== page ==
?
Solved

criteria in dlookup

Posted on 2004-09-27
8
Medium Priority
?
1,029 Views
Last Modified: 2008-02-01
I am trying to do a dlookup in a query, using Access 2002.  In the criteria field I want to use a field from another query, but it won't accept it.  I know you can do this with a forms field...ie forms![formname]![field] but how would I do this with a query field XXXX![queryname]![field] but I can't figure out what goes at the first bang.

Thanks
0
Comment
Question by:ChrisTHall
[X]
Welcome to Experts Exchange

Add your voice to the tech community where 5M+ people just like you are talking about what matters.

  • Help others & share knowledge
  • Earn cash & points
  • Learn & ask questions
  • 3
  • 2
  • 2
  • +1
8 Comments
 
LVL 16

Expert Comment

by:Nestorio
ID: 12165341
You can do for example:

dlookup("id","mytable","id = (select id from mytable where id=2)")
0
 
LVL 16

Expert Comment

by:Nestorio
ID: 12165558
Another way:

MyVar = CurrentDb.OpenRecordset("MyQuery").Fields("MyField")
MyResult = dlookup("MyLookupField","MyTable","MyKey = " & MyVar)
0
 
LVL 1

Assisted Solution

by:prbnc
prbnc earned 400 total points
ID: 12165607
There are at least two options - the one I use most is to put the compare in the field row with a boolean output(true/false) and then the criteria is just a true or false.
Example(with the query showing "above" and related to the source table/query):

IIf(dlookup("[myfield]","MyTable]",mycriteria)=[YourQuery]![field]),True,False)
and True in the criteria row

I have also created custom functions to do similar comparissions.

FYI - what you are trying to do should work if the query is "visible" to the active query (in the upper pane) - if you just put in this way [myQuery]![myfield]
-- this way it does not have to be related - but if it is not related to your data source then it just pulls the compares the first record of that field (which in most cases is not very valuable).

You can also create between and in statements to compare ranges or compare against a list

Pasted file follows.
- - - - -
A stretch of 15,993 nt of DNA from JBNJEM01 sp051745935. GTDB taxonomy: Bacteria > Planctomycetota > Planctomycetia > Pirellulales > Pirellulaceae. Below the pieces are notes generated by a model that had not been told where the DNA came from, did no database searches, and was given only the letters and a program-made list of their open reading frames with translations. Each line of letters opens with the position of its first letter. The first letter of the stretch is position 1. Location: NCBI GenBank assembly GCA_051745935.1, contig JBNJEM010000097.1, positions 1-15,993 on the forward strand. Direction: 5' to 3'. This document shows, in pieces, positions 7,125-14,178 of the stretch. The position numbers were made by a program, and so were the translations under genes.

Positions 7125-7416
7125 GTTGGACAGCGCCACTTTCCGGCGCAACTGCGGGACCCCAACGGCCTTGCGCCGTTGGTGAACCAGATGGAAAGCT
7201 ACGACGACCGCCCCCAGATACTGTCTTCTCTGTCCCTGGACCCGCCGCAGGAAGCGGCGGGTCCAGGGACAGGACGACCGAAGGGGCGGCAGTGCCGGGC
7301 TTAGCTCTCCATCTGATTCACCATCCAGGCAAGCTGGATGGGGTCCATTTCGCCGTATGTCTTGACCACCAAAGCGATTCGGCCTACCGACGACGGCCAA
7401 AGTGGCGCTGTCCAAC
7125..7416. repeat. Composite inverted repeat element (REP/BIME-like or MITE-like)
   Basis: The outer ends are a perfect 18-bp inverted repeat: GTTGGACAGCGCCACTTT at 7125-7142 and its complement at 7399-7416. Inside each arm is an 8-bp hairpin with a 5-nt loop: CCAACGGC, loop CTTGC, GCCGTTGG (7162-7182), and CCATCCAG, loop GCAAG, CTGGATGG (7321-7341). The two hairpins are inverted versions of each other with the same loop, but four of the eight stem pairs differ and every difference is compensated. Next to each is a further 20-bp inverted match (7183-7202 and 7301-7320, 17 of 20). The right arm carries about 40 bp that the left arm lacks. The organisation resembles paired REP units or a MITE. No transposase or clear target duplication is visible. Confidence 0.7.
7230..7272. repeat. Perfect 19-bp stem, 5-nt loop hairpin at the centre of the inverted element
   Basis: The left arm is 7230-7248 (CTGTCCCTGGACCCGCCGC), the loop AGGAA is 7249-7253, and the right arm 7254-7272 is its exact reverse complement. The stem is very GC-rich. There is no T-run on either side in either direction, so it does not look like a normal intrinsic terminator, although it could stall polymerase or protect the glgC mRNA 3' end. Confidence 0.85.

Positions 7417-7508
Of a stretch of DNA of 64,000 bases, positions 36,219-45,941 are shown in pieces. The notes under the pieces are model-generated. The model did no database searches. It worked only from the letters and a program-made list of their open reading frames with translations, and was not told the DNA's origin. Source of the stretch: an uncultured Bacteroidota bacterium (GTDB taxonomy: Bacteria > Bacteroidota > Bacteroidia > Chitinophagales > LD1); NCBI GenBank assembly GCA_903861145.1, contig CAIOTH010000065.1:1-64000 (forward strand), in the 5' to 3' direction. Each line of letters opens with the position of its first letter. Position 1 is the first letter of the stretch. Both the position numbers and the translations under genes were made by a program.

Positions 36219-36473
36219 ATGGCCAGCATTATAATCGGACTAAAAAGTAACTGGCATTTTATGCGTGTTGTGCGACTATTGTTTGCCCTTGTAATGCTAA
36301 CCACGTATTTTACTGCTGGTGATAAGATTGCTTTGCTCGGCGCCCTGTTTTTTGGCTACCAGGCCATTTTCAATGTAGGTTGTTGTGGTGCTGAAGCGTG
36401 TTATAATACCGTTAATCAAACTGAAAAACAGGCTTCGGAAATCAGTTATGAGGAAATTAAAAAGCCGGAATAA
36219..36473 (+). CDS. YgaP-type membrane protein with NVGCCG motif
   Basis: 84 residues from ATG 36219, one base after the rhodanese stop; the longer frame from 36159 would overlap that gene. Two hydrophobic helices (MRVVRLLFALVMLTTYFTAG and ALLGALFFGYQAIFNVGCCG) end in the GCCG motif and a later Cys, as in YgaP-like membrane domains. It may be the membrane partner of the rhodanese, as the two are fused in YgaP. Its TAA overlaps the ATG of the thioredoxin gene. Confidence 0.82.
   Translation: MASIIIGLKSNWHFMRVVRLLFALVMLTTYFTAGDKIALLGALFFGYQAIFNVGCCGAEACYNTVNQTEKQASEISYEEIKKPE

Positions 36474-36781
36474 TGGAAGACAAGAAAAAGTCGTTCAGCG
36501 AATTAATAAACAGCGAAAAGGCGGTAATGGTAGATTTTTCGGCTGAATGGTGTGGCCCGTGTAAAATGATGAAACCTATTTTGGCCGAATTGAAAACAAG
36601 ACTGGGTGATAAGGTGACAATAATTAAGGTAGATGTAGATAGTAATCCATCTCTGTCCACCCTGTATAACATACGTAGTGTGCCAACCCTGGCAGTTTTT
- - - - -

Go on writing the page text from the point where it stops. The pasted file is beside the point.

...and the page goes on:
0
Ransomware: The New Cyber Threat & How to Stop It

This infographic explains ransomware, type of malware that blocks access to your files or your systems and holds them hostage until a ransom is paid. It also examines the different types of ransomware and explains what you can do to thwart this sinister online threat.  

 

Author Comment

by:ChrisTHall
ID: 12173681
the dlookup is in a query, so I do not think I can establish a variable unless I do it as a global correct?
here is the expression as it stands now
custtype: IIf(Not IsNull(DLookUp("[sales]","SalesType","[sales]=querys![Query2]![sales]")),"yes","no")

am I close?
0
 
LVL 41

Accepted Solution

by:
shanesuebsahakarn earned 600 total points
ID: 12173791
I think you're looking for something like this:

custtype: IIf([SalesType]=DLookup("[sales]","Query2"),"yes","no")

This is assuming that SalesType is a field in the query where you need the DLookup (i.e., the query in which the above expression appears, not Query2).
0
 

Author Comment

by:ChrisTHall
ID: 12173893
let me put alil more info on the table...my apologies things have been crazy here.

Query2 is a query that I call in this new query...it has a calculated field in it called sales.  Which I want to use to do a dlookup on the Salestype table and return the field sales from that.

could it be the problem is the 2 same field name in 2 different locations?
0
 
LVL 41

Expert Comment

by:shanesuebsahakarn
ID: 12174062
Please give some examples of data and the results you want to return. I don't really follow what fields are in which tables and queries, and what results you wish to return. A DLookUp returns ONE value from a table (the first one it finds that matches your criteria), even if there are multiple records in the target table/query.
0
 

Author Comment

by:ChrisTHall
ID: 12174470
I got it to work....thanks for the help
0

Featured Post

VIDEO: THE CONCERTO CLOUD FOR HEALTHCARE

Modern healthcare requires a modern cloud. View this brief video to understand how the Concerto Cloud for Healthcare can help your organization.

Question has a verified solution.

If you are experiencing a similar issue, please ask a related question

Access custom database properties are useful for storing miscellaneous bits of information in a format that persists through database closing and reopening.  This article shows how to create and use them.
Microsoft Access is a place to store data within tables and represent this stored data using multiple database objects such as in form of macros, forms, reports, etc. After a MS Access database is created there is need to improve the performance and…
In Microsoft Access, learn different ways of passing a string value within a string argument. Also learn what a “Type Mis-match” error is about.
With Microsoft Access, learn how to start a database in different ways and produce different start-up actions allowing you to use a single database to perform multiple tasks. Specify a start-up form through options: Specify an Autoexec macro: Us…
Suggested Courses

765 members asked questions and received personalized solutions in the past 7 days.

Join the community of 500,000 technology professionals and ask your questions.

Join & Ask a Question